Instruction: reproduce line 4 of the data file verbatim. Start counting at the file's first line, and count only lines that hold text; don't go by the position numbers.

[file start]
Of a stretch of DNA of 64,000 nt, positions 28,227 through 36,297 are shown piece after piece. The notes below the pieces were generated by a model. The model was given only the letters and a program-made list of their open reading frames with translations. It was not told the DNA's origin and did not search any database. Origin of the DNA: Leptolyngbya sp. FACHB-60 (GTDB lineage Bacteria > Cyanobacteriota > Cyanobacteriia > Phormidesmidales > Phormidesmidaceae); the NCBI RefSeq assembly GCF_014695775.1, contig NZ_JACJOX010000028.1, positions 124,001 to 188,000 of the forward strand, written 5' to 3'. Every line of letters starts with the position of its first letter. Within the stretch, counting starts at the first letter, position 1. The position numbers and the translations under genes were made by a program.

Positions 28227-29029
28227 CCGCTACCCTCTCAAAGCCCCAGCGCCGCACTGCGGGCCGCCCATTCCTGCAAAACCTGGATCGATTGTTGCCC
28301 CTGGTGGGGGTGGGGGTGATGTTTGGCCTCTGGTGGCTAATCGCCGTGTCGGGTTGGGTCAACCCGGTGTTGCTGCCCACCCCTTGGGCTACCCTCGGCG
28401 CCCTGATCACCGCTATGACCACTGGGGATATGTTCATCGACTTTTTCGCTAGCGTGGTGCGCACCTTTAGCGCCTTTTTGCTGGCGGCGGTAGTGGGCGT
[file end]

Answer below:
28301 CTGGTGGGGGTGGGGGTGATGTTTGGCCTCTGGTGGCTAATCGCCGTGTCGGGTTGGGTCAACCCGGTGTTGCTGCCCACCCCTTGGGCTACCCTCGGCG